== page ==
Birds are creatures of habit and any change in your household can cause stress to your bird.  The holidays tend to bring many changes to the home which include visual, scent and sound changes and let’s face it…with the family activities…schedules are a little harder to follow.  The changes may even be perceived as a threat to your bird.  It’s a very real possibility that it will confuse and stress out your bird.  Some signs of stress include: panting, screaming, feather plucking, biting, not eating and a change in the bird’s droppings.

There are a few things you can do to keep you bird’s stress to a minimum such as: keeping to a routine as much as possible, don’t let a lot of strangers approach your bird’s cage, keep plenty of toys on hand and you may even find that a cage cover will help calm your bird during the most stressful times and provide your bird a “safe haven.”

Now let’s talk about a few potential hazards to your bird during the holiday season.

Plants

Many holiday plants are toxic to your bird.  The toxic plants include Holly, Mistletoe, Poinsettia, Chrysanthemum and Yew.  Discourage friends and family from sending you plants as holiday gifts.  If you happen to love the holiday plants,  you may want to consider having them delivered to your work place so you can enjoy them while you work and keep your bird safe at the same time.

Decorated Trees

Trees tend to be magnets to bird but almost everything on the tree…including the tree itself… can pose a real danger to your bird.   The lights can shock and even burn your bird.  Many ornaments are made of very thin glass or paint that can be toxic to your bird.  The tinsel can become wrapped around your bird’s leg cutting off the circulation and the tree itself more than likely has been treated with either a retardant and/or an insecticide.  Twinkling lights may also stress out your bird.  We get quite a few calls from clients who want to know why their bird has started plucking and screaming – only to find out that the bird’s cage was too close to the blinking or chasing lights on the tree.

Fumes

The holidays are devoted to cooking, cooking and more cooking.  Please remember that overheated non-stick pans will kill your bird and will do so very quickly.  You may want to consider ceramic coated pans….or even the disposable aluminum pans found in most grocery stores.

Foods

A reminder that chocolate is toxic to your bird and overly sweet, salty or fatty treats aren’t good for them either.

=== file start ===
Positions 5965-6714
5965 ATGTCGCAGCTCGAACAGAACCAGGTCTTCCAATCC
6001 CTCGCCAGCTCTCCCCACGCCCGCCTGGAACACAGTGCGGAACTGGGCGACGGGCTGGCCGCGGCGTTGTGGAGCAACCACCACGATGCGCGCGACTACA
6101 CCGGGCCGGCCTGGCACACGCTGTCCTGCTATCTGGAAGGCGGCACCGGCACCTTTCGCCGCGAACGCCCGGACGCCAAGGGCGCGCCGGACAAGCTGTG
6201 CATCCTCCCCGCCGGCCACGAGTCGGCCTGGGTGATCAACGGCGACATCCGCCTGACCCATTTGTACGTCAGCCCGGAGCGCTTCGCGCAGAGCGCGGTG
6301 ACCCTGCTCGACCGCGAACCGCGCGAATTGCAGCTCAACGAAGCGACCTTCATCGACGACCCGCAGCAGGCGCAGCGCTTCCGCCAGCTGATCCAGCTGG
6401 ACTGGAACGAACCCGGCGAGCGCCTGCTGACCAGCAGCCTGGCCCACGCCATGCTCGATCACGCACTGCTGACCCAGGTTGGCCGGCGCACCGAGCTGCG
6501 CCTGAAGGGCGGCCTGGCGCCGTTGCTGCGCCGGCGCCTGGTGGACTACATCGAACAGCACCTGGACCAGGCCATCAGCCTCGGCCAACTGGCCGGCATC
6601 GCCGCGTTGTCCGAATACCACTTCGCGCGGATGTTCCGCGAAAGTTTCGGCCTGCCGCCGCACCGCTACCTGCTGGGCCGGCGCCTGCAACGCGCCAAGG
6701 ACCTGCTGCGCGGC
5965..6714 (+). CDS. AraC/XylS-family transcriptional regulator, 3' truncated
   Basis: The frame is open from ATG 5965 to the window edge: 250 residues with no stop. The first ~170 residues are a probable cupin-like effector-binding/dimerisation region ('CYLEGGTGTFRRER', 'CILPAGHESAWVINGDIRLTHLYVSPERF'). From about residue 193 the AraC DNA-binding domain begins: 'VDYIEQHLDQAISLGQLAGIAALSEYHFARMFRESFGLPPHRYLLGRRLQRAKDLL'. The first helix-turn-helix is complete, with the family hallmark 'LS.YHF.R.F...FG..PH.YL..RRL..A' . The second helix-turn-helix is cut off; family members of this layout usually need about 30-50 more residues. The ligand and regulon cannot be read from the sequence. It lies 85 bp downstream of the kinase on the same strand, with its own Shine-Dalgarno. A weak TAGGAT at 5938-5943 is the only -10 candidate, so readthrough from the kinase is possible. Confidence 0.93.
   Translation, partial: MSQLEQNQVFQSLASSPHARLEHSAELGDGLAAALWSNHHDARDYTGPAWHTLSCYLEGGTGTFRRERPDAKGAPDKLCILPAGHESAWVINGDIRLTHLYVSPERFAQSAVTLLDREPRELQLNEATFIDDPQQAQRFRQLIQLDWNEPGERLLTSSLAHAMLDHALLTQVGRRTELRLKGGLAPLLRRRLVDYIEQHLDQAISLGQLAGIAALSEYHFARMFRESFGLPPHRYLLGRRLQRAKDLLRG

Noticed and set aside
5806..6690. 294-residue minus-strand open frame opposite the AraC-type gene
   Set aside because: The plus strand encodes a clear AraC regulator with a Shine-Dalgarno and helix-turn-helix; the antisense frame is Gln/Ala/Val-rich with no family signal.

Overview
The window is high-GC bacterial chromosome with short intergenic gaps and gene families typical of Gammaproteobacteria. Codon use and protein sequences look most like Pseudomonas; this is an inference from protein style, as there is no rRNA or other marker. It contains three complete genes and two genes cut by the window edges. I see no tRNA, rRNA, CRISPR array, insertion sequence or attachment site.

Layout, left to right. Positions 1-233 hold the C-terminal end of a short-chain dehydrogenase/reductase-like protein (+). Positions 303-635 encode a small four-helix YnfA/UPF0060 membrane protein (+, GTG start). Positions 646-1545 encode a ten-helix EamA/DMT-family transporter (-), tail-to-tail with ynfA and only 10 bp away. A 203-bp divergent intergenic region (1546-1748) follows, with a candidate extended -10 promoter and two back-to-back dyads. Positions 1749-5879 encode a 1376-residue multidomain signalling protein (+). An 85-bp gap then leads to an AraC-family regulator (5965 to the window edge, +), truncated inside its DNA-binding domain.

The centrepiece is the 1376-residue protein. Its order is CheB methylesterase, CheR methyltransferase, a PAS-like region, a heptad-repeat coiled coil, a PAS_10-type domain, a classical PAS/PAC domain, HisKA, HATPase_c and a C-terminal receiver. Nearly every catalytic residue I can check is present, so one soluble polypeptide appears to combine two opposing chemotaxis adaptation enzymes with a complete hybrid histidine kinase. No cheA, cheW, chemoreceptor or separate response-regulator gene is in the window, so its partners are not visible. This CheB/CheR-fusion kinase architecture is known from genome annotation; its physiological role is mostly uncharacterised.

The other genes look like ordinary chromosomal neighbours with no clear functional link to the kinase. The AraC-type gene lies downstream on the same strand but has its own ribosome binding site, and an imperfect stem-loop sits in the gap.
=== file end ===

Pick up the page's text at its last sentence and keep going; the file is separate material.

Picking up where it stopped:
Fireworks

Many birds are frightened by the loud bangs and flashing lights of fireworks.   A cage cover may come in handy during the festivities.  Some bird owners prepare a few weeks in advance and play firework sounds in their bird’s room in order to get them used to it.  However, you may find that a constant background noise will work too…like a radio or television playing in the background.  A bird should never be outside for the activities.  Your bird may get spooked and even clipped birds may find it in them to fly off.  The gunpowder from the fireworks is also very harmful for your bird.

These are just a few of the more common dangers that pose a threat to your bird during the holidays.  But, as you can see…with knowledge and preparation it’s pretty easy to make it less stressful for the bird and more enjoyable for your family.

Are you having a hard time figuring out what you are going to get your bird for the holidays?  We have a great selection of toys from Birdie Britches to Caitec Paradise Bird Toys or if your bird prefers a food gift, ZuPreem offers some great choices or as a treat..maybe Lafebers Nutriberries?

From all of us at Golden Cockatoo – we wish you and your family a safe and happy holiday season.

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GOLDEN COCKATOO WILL GIVE YOU A $10.00 STORE CREDIT Plus, You can use your card for up to 3 separate transactions of $10 or more to get a total refund of $30 on your American Express bill!

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American Express Card Members Can Get Up to $30.00 Back” 

  1. Register your American Express card at shopsmall.com between November 16th 2AM EST – November 29th 11:59PM, unless the registration limit is reached sooner.
  2. Use your registered card(s) to spend $10 or more on Nov. 29th in a single, in-store transaction at a qualifying small business and you will get a $10 statement credit for each qualifying transaction within 90 days after November 29th! You can use your card for up to 3 separate transactions of $10 or more to get a total refund of $30 on your American Express bill!